Gone cooking

Is there a special shop – an anti-Divertimenti – for holiday home kitchen stuff, where everything is chosen not to be functional?

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The first cooler days of autumn have begun, evenings are shortening and there’s a dangerous possibility that at any minute I’m going to mention mists or mellow fruitfulness. As the summer draws to a close, the food lover’s mind turns to braises, stews and the heavier dishes of the cold months, but mostly the cook’s mind says: “Thank God the holidays are over.”

In our imaginations, holidays are all about long lunches under a loggia draped in fragrant bougainvillea, or toasting marshmallows over a driftwood fire on a Cornish beach. But be honest – was it really like that? Unless you’re one of the lucky few who don’t have kids and can afford luxurious, fully catered accommodation, holidays for the food lover will involve one or another of the following in deadly combination.

1. The wrong shops

Yes, it is brilliant that you can get Ocado to drop off at your weekend place in Suffolk and it’s lovely that there’s a local farm that has an honesty box for eggs, but that’s not going to help when it’s 4.30pm on a Tuesday, you’ve driven the 15 miles into the nearest town for garlic and the shop’s bloody closed because it’s run by a volunteer lifeboatman who’s off rescuing three teenagers on an inflatable shark from the busiest shipping lane in Europe.

2. The stuff in the shop when it finally reopens

It can go one of two ways. Tinned steak mince, butterscotch Angel Delight and dusty bottles of Ukrainian Liebfraumilch or tiny hand-decorated jars of fudge and terrifying “tracklements”: either unreconstructed 1970s retro-horror or stultifying tweeness. Whichever way it pans out it still costs an arm and a leg. And the garlic? “Afraid not, sir. No call for it round here.”

3. The wrong coffee

There are three estate agents in the main street and a shop selling curtains more expensive than those found on the King’s Road, but can you get a decent coffee? I’ve met a couple of the local boys and I reckon they could get me anything from scrumpy to veterinary-grade ketamine in a flat minute – one of them said I could download his app to order. But coffee? It appears not. There are service stations en route offering progressively worse boiling slurry in a cardboard drum the size of your head, but if you need a half-decent cup to start your engines in the morning, pack an Aeropress.

4. Other people’s kitchens

I often wonder if there’s a special shop for the stuff you find in the kitchens of holiday accommodation – a kind of anti-Divertimenti where everything is carefully chosen not to be seemly, efficient, appropriate or functional. This year I have encountered, inter alia, a corkscrew with the screw snapped off and half a chicken brick. There must also, apparently by law, be at least two non-functioning tin openers. That must be a rule because it’s the only possible reason why every single knife looks as if it’s been used to stab open a tin of beans.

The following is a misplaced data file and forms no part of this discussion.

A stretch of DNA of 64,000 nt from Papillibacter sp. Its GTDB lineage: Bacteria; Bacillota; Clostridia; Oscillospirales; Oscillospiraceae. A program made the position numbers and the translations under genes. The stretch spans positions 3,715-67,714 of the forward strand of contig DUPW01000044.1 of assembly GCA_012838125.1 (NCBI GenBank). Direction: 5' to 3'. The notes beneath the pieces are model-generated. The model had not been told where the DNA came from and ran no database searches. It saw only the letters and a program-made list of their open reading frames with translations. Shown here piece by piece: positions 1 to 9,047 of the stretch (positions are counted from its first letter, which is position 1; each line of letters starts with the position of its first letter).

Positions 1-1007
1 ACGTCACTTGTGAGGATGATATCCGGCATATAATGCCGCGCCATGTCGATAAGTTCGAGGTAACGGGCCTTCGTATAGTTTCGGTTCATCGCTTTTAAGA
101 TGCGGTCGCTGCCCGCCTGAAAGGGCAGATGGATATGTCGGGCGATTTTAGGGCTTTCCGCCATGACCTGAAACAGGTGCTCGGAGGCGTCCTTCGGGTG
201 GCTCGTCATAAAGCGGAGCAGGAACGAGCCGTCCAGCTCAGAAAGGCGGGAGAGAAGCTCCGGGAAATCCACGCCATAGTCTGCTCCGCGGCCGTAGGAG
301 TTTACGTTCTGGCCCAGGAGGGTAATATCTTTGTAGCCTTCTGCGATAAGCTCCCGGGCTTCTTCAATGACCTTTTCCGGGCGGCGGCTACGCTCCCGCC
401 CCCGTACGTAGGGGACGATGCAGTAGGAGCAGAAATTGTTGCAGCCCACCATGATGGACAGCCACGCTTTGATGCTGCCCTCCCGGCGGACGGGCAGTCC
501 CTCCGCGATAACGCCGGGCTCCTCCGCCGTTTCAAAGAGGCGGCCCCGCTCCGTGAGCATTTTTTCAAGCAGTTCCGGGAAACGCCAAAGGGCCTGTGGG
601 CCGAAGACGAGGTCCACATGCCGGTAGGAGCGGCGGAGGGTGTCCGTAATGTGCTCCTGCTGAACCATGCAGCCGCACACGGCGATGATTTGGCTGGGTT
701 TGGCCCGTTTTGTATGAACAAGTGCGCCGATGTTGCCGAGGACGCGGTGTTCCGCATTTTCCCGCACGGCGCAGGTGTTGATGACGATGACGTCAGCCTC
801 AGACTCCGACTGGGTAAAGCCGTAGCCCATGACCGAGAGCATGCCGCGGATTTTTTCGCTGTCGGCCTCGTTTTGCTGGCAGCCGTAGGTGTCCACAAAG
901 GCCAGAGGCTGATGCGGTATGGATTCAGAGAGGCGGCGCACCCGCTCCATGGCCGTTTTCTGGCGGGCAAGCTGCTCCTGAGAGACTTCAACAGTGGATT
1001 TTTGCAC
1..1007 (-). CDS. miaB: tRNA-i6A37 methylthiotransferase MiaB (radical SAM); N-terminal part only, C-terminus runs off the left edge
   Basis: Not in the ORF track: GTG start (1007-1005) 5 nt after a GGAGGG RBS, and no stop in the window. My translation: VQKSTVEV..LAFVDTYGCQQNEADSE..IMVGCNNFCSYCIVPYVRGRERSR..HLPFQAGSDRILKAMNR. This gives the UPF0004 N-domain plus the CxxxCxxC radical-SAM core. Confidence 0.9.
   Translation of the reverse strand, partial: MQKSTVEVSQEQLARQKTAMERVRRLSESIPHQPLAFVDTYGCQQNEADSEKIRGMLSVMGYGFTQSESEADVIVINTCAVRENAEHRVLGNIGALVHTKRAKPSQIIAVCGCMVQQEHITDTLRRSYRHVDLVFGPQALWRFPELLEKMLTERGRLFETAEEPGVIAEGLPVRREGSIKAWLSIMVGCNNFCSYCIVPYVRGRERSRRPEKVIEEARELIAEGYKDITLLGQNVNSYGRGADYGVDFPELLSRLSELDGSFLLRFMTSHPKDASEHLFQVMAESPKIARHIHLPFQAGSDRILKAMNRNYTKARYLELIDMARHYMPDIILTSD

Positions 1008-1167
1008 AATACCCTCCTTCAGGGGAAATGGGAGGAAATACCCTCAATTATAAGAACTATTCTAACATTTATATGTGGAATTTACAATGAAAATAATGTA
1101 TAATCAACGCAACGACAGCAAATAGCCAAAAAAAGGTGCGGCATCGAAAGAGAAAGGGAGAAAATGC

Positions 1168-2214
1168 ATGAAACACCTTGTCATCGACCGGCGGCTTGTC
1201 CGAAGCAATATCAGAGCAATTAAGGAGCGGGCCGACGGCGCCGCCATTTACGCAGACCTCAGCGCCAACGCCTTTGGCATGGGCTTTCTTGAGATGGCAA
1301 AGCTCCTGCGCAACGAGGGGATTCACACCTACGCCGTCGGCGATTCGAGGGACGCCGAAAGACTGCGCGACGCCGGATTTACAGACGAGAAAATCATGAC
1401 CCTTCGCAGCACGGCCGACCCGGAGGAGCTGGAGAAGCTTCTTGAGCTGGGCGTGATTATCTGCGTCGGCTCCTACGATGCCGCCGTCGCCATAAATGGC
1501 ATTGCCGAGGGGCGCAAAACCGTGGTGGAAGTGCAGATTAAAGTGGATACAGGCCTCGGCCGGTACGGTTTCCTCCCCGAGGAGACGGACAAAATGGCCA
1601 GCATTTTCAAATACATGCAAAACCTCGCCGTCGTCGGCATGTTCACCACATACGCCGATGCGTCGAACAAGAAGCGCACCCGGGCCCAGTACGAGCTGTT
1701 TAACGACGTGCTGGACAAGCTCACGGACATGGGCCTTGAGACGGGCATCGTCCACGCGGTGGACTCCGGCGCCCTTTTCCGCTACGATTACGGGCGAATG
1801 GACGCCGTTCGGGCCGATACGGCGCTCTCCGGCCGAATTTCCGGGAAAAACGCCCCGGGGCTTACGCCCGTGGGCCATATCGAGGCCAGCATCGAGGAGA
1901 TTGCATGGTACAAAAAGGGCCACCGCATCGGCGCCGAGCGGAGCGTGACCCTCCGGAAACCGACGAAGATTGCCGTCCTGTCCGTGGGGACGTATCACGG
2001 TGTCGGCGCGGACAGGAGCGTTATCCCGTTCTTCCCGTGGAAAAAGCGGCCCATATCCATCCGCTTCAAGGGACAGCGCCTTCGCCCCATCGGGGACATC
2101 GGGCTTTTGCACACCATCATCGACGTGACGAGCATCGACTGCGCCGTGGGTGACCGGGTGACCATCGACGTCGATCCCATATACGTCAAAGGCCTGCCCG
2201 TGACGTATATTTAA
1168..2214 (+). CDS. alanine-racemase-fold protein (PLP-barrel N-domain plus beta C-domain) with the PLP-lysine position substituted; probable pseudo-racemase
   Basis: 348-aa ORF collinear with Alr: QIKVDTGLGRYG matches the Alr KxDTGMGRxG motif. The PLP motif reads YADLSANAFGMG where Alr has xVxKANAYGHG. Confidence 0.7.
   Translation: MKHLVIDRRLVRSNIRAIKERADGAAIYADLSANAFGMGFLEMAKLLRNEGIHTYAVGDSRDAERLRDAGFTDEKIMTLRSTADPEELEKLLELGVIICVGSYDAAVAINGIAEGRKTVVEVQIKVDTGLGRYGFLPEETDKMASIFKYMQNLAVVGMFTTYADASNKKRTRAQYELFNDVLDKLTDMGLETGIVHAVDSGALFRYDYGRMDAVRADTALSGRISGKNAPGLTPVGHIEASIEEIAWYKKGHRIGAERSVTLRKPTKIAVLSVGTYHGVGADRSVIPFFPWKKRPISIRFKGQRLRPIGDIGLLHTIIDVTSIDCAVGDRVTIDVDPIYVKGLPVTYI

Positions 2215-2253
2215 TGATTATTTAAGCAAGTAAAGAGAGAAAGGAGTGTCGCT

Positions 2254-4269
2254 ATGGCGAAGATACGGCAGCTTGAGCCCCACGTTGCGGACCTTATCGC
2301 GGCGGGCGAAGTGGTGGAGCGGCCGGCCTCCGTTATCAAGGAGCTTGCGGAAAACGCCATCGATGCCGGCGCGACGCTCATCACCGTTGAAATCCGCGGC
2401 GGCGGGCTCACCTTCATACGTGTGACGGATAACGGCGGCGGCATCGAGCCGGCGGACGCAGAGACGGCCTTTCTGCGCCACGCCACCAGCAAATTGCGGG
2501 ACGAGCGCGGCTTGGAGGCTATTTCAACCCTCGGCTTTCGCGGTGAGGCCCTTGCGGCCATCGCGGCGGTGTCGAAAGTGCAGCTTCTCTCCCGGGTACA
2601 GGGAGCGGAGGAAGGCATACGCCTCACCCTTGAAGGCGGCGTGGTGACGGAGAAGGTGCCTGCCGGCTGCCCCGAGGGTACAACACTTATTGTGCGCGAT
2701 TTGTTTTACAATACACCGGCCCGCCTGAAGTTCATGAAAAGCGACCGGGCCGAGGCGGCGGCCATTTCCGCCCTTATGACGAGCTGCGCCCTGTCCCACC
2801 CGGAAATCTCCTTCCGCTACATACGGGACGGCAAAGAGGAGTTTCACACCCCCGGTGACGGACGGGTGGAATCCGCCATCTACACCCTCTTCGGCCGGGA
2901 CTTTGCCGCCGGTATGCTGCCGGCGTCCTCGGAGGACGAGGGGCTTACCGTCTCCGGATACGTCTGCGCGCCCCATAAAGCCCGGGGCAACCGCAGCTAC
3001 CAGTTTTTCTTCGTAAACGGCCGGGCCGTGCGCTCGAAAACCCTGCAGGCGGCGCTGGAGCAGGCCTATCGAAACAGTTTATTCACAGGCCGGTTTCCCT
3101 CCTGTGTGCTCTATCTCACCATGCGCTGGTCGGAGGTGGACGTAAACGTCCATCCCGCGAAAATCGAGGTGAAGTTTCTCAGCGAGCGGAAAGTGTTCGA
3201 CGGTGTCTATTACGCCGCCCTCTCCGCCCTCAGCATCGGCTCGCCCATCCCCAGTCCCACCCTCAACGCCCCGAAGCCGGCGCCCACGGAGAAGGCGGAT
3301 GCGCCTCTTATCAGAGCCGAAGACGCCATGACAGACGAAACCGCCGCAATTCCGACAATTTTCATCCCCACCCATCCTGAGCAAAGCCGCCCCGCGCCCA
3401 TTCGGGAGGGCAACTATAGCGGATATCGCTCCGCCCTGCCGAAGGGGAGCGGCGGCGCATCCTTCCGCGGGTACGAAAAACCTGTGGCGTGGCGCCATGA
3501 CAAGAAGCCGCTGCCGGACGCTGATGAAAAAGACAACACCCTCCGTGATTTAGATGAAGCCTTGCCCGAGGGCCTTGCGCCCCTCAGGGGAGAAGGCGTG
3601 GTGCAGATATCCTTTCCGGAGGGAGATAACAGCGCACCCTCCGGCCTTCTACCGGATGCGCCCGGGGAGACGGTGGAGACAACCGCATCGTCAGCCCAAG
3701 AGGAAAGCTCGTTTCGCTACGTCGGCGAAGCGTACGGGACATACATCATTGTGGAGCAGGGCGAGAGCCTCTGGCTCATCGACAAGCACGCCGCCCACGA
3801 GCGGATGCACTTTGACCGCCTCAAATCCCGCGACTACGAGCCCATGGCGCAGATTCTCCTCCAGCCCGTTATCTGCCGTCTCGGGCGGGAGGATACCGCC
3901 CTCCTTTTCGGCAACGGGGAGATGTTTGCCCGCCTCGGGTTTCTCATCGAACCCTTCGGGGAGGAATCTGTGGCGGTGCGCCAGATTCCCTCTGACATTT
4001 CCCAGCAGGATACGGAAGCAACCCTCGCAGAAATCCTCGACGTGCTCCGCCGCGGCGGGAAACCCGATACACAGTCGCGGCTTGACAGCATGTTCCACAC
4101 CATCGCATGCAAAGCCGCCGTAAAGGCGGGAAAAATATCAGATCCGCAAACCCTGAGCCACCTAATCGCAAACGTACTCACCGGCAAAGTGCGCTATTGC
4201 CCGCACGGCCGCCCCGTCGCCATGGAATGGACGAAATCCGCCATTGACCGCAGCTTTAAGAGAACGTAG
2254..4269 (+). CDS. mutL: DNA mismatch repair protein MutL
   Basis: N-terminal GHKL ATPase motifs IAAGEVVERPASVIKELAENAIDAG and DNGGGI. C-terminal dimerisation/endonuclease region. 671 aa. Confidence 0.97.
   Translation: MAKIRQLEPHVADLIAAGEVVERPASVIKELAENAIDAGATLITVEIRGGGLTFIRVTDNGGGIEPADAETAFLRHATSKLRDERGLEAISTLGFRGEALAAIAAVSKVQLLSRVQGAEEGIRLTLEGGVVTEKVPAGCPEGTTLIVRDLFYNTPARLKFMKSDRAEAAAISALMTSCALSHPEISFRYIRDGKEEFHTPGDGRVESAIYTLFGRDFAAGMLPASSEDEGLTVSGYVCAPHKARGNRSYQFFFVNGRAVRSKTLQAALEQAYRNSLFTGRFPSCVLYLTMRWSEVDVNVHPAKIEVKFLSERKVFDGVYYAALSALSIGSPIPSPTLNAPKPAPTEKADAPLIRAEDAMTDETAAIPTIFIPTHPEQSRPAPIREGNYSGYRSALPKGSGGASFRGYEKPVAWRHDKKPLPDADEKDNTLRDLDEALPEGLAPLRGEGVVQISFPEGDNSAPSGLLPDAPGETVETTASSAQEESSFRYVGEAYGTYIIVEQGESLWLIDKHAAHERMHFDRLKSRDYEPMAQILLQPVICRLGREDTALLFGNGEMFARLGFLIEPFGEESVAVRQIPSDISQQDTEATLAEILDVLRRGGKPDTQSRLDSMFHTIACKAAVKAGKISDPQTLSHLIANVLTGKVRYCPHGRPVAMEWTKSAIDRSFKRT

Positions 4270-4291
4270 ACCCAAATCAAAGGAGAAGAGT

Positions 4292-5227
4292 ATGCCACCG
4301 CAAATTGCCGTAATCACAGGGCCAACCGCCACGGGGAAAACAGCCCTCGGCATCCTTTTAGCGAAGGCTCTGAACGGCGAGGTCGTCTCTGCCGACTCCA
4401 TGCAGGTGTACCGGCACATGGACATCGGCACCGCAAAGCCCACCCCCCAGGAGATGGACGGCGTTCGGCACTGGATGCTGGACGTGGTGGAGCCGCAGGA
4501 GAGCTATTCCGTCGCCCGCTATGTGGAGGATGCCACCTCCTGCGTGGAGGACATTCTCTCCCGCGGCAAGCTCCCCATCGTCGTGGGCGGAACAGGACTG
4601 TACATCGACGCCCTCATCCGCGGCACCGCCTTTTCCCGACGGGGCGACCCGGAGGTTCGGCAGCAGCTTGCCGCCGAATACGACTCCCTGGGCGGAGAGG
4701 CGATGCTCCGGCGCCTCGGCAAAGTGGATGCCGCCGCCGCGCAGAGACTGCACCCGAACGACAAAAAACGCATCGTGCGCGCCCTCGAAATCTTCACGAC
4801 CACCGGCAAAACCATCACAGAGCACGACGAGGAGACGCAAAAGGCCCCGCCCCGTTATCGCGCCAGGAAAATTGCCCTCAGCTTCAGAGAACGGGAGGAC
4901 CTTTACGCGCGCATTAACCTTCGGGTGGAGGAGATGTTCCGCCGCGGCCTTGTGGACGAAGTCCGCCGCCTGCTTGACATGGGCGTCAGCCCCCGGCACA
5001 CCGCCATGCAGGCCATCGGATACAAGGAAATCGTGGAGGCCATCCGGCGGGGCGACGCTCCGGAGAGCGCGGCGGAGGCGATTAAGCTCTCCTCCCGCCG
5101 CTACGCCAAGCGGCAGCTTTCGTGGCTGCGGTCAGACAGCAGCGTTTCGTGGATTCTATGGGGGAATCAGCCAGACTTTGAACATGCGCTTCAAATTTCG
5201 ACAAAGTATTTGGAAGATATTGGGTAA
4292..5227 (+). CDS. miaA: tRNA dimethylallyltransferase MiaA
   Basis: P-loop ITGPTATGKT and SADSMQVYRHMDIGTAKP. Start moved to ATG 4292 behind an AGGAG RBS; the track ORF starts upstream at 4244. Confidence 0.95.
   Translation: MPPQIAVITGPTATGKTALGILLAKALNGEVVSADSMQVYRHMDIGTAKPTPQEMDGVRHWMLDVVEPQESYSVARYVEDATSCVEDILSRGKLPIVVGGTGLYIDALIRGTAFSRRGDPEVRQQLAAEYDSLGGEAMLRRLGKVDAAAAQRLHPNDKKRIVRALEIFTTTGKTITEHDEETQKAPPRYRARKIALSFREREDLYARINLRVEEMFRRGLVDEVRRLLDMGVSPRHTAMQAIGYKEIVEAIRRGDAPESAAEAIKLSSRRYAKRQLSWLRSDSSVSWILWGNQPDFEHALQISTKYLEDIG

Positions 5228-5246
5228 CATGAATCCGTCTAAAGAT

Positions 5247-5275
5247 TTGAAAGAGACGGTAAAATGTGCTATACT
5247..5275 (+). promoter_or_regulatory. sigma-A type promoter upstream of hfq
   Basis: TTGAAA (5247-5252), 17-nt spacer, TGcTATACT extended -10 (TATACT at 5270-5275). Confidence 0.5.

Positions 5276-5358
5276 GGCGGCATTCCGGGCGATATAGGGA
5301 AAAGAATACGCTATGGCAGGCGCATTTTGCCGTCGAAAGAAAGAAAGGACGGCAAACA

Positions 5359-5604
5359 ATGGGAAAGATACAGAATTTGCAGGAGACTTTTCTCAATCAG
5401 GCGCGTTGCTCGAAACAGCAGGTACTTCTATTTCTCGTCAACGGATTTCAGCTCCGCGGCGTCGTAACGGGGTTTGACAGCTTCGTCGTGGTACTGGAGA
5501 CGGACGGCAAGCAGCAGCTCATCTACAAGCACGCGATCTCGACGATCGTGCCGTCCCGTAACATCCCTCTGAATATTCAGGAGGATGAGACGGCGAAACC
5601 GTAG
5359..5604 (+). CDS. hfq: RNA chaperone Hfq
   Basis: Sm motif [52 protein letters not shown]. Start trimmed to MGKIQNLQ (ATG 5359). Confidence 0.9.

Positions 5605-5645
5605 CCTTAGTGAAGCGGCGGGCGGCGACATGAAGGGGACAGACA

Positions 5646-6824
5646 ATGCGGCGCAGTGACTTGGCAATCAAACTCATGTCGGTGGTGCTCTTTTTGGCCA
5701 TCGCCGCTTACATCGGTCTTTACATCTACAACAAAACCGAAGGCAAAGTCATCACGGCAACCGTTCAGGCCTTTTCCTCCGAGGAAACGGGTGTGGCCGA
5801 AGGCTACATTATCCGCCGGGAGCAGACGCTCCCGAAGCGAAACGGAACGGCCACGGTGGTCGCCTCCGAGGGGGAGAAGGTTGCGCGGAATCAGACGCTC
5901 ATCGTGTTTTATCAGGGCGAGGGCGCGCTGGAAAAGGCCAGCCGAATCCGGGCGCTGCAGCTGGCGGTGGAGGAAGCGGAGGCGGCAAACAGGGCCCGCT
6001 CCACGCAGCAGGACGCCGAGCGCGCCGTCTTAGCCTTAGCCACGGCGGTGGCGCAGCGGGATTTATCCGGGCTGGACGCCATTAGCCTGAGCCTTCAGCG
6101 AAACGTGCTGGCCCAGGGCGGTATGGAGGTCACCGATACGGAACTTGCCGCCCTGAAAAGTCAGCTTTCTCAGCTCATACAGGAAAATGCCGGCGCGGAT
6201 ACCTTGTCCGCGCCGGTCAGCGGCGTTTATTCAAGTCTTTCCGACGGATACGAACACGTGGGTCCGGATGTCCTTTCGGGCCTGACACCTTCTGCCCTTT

I wonder about the owners. Do they save up their broken stuff? Ask their friends to contribute? Are they sitting at home in their own sumptuously appointed kitchens and laughing at us?

5. Other people in general

Relatives, family, friends – we love them and getting away with them is what holidays are all about, but a fortnight puts odd stresses on relationships. They don’t know how to pack the dishwasher and they do odd things with the food. You buy eggs at the farm gate, leave them at home and go into town to find a decent cup of coffee, and by the time you get back somebody has decided to “hard boil them in case we need them later in the week for salad”.

It’s all for the kids, of course, and thank goodness they seem to have a wonderful time. Watching them playing happily can make you forget the complex web of dietary preferences that, on paper at least, makes it impossible to feed anyone anything at any time.

By the end of the fortnight you’re working hard to stay civil to the spouse, who, you’d somehow never noticed, holds her knife oddly; and the in-laws, who, in 2013, after it’s been damn near a national staple since 1950, still insist on referring to “pit-zah” with a questioning uplift, as if pizza is something dangerously subversive.

Holidays are a vital relief, for food lovers as much as anyone else. But in truth, when it’s all over, I could do with a real break. Maybe a fortnight or so … alone … at home in my own kitchen.

Tim Hayward is an FT Weekend contributing writer; tim.hayward@ft.com; Twitter @TimHayward

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